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CHAPTER TWO

the militancy, the unswerving commitment and the solicitude for the letter of the shara of the self-appointed guardians of the sunna—a preguration of Ibn Taymiyya.33 Ibn al-Íalåª al-Shahraz¨r, the scholar who made the distinction between forbidden spurious (maw¨ ) traditions, and ‘weak’ traditions (al-aªådth al-afa) “which despite their weakness ˜of isnåd· convey truth in their meaning, and may be transmitted in exhortation ( f al-targhb),”34 exemplies a different attitude. He was prepared to go along with the crowd rather than ght popular trends. Seeming to be unconcerned about the exclusiveness of scholarly authority, and not inclined to the strict rejection of new forms of pious behavior, al-Shahraz¨r employs the category of bida ªasana, to serve as a system parallel to the shara, or as a supplement to it, one without negative connotations.35 But ultimately, the result of the controversy around ‚alåt al-raghåib is an indication of the power of pressure ‘from below’. It brings to life the active involvement of commoners in shaping religious norms in general, and the liturgical calendar in the mosque in particular. Alongside the evidence of regular mosque going, the debate about al-raghåib gives evidence to the ‘mainstream’ piety of commoners, and does not reveal a subversive stratum of ‘popular’ religion.36 2.2. Qurån Recitation Al-Nawaw, in his preface to al-Tibyån f Adab Óamalat al-Qurån—an exposition of the rules of conduct for those who know the Qurån by heart (literaly: those who carry the Qurån)—explains his purpose in composing the book: “I have seen the people of our city Damascus, 33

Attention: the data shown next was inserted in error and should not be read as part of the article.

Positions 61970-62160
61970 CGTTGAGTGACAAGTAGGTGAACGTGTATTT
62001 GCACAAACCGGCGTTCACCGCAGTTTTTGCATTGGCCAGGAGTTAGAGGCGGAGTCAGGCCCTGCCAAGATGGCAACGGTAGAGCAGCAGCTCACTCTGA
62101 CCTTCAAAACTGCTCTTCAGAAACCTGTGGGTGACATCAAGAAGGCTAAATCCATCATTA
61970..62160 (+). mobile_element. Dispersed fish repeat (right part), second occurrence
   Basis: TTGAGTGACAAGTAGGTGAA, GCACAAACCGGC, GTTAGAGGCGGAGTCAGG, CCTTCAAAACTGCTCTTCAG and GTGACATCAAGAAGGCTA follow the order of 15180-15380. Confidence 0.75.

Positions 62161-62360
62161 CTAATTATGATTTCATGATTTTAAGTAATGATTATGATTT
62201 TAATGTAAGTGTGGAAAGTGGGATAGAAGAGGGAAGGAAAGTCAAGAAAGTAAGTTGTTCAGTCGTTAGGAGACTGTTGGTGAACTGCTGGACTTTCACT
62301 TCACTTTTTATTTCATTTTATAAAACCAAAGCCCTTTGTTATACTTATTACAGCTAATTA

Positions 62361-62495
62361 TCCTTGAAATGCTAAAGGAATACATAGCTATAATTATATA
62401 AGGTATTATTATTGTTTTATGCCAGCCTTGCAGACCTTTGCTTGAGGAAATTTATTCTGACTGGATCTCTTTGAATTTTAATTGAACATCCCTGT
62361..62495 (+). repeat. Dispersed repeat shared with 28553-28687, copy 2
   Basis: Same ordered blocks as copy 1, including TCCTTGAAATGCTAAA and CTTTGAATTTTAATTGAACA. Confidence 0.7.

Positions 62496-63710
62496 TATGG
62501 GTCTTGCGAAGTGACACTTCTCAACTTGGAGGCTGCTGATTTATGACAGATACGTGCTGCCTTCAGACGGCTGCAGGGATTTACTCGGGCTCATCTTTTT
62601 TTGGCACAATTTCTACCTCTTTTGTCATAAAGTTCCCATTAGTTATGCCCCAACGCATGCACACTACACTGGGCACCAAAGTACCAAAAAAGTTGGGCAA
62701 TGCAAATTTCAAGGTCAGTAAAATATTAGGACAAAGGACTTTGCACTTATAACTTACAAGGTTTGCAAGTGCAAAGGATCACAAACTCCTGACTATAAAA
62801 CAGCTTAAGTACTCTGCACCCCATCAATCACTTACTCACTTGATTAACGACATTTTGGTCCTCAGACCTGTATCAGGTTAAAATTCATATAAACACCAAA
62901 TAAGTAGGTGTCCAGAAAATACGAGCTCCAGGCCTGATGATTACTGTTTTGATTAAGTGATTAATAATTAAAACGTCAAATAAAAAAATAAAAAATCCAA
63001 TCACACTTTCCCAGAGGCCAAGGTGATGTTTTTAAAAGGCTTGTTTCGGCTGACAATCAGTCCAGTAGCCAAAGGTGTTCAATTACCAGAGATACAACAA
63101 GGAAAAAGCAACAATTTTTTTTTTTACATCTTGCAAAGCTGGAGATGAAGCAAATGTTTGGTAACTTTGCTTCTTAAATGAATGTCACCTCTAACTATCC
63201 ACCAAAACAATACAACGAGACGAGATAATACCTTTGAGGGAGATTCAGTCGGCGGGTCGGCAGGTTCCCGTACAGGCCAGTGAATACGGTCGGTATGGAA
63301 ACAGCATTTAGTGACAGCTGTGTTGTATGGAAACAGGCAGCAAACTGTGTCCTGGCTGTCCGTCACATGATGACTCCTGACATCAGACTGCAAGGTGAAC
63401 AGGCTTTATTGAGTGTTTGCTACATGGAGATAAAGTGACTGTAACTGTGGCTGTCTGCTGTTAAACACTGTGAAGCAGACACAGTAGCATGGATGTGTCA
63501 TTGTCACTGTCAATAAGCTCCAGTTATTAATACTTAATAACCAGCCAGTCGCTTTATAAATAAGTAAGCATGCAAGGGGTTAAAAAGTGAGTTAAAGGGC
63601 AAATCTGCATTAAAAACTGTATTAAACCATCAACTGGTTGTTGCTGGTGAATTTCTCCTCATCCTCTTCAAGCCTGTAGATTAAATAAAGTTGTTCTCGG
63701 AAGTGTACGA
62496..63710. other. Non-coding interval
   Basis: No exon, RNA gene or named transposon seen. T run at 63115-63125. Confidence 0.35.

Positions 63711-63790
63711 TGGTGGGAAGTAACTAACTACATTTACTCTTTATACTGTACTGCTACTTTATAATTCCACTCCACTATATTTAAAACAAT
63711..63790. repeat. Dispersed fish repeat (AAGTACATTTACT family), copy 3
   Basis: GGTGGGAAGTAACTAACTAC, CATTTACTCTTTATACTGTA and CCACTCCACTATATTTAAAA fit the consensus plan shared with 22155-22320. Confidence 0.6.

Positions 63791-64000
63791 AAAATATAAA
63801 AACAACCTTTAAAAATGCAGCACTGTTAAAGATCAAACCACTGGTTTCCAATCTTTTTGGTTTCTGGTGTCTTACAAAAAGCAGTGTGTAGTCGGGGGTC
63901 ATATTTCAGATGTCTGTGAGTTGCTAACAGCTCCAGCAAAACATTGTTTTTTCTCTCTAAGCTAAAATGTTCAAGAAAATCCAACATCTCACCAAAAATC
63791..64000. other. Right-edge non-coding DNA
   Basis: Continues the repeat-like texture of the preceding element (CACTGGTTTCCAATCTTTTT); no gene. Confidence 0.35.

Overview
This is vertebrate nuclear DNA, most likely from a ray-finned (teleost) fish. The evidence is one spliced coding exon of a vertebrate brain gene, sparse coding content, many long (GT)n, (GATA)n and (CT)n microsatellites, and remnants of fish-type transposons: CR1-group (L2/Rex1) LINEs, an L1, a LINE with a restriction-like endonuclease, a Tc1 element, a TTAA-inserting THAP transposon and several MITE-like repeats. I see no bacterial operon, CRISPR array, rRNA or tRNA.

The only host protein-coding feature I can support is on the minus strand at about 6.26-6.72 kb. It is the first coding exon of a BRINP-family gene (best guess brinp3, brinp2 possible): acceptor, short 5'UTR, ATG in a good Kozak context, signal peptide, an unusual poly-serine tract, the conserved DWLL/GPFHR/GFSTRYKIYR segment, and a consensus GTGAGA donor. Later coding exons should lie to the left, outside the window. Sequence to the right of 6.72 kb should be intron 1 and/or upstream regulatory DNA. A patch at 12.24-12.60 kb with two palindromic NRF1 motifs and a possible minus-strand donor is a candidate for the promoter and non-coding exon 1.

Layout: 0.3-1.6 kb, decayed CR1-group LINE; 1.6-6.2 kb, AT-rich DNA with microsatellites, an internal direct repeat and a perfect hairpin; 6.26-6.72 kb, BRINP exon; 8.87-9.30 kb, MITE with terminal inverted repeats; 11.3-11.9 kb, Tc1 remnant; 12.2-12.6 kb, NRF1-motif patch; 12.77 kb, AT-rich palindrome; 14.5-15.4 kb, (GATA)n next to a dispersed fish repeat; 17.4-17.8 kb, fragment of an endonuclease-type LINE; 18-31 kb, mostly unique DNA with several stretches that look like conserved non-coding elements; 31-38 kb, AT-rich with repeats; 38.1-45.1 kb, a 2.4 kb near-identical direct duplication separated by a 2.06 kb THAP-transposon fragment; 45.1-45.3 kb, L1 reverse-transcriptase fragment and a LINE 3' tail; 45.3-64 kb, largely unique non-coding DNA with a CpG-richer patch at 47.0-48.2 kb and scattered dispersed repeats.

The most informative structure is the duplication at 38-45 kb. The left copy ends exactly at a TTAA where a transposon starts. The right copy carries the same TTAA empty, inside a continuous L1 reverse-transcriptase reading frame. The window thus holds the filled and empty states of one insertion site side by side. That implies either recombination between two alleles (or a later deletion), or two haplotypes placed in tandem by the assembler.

Knysh, Ibn Arab, 62, 66. Berkey, Popular Preachers, 76. 35 As suggested by Vardit Rispler, in her “Towards New Understanding,” 320, 325; idem, “20th Century,” 82. On the categories of sunna and bida and the ‘creative tension’ between them as a key characteristic of the discourse of Islamic civilization, see also Fierro, “Treatises against innovation,” 211, 240; and Berkey’s thought-provoking discussion in “Tradition,” 7–8, 40–41, 49–50. In al-Sulam’s classication of bida there are no less than ve categories, parallel to al-aªkåm al-khamsa (Rispler, “Towards New Understanding,” 325; al-Sulam, Qawåid al-Aªkåm, 220–221). 36 For the continuation of the debate about Ni‚f Shabån and al-raghåib in Maml¨k times, see Ibn Kathr, al-Bidåya, 1988, 14:46, 235; Winter, “Religious Life,” 225. 34

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Jsrc 007 talmon heller islamic piety in medieval syria mosques, cemeteries and sermons under the zan  

Jsrc 007 talmon heller islamic piety in medieval syria mosques, cemeteries and sermons under the zan  

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